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Are You Experienced [Best of]

Jimi Experience Hendrix Audio CD
4.8 out of 5 stars  See all reviews (198 customer reviews)
Price: CDN$ 16.99
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Frequently Bought Together

Are You Experienced + Axis: Bold As Love (180g) (Rm) (Vinyl) + Electric Ladyland (Dlx Ed)
Price For All Three: CDN$ 51.01

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Customers Who Bought This Item Also Bought


Product Details


1. Purple Haze
2. Manic Depression
3. Hey Joe
4. Love Or Confusion
5. May This Be Love
6. I Don't Live Today
7. The Wind Cries Mary
8. Fire
9. Third Stone From The Sun
10. Foxey Lady
11. Are You Experienced?
12. Stone Free
13. 51st Anniversary
14. Highway Chile
15. Can You See Me
16. Remember
17. Red House

Product Description

Amazon.ca

As emblematic of its time as of its sorcerer-like creator, 1967's Are You Experienced unleashed Jimi Hendrix onto a world in the midst of such cultural and musical shakeups that it really didn't seem as "far out" as it actually was. It wasn't just Hendrix's virtuosic skill as a pure player that was so impressive; it was, even more, the range and scope of sheer sound that he coaxed, cajoled, and ripped out of his instrument. "Purple Haze," "Manic Depression," and "I Don't Live Today" filled ears with indelible sonic images, and songs like "Foxey Lady" and "Fire" pointed the way toward a new brand of rock-charged soul music. And how about a hand for drummer Mitch Mitchell? --Billy Altman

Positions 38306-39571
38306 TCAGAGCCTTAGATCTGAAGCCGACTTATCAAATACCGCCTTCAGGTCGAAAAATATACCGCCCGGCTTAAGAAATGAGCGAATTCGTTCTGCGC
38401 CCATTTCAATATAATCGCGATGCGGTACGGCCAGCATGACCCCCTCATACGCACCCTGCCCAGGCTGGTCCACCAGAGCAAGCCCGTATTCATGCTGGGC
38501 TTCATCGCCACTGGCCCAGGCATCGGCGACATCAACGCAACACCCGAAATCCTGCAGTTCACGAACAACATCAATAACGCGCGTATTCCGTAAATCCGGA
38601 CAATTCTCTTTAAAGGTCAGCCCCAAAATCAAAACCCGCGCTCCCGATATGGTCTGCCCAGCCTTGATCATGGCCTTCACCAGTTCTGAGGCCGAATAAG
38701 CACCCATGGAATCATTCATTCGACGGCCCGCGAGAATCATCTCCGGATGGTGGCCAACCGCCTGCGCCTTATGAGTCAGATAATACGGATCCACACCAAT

Product Description

Jimi Hendrix ~ Are You Experienced

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Customer Reviews

Most helpful customer reviews
2 of 2 people found the following review helpful
5.0 out of 5 stars Never you mind about some Sgt. Pepper July 10 2004
Format:Audio CD
I heard this, and Sgt. Pepper, and to me it's R.O.C.K. in the U.S.A. I heard Jimi for the first time at the tender age of 12. It was "Foxey Lady" that graced my ears, and so I left Disco behind. I finally had a chance to hear the album in it's entirity when I was 14. From the intro of "Purple Haze" to the final notes of "Are You Experienced?" this was the "CLASSIC" album in Rock and Roll. Mind you they reissued this album in 1993, and it includes some bonus tracks that were released on the imports, but if you can "BUY AMERICAN". The only good bonus track is "Stone Free" the rest was all junk, so buy the American release from September of 1967 if you can find it; It's short and sweet 11 tracks, and no filler. It has some of Hendrix's most creative pieces like "Love Or Confusion", "Third Stone From The Sun", and "May This Be Love?". It shows Hendrix at his most happy, and most creative. "Axis", and "Electric Ladyland" were good too, but this was a Rocky Mountain High. I don't feel, or think that any other rock album will come as close to a creative crescendo as this.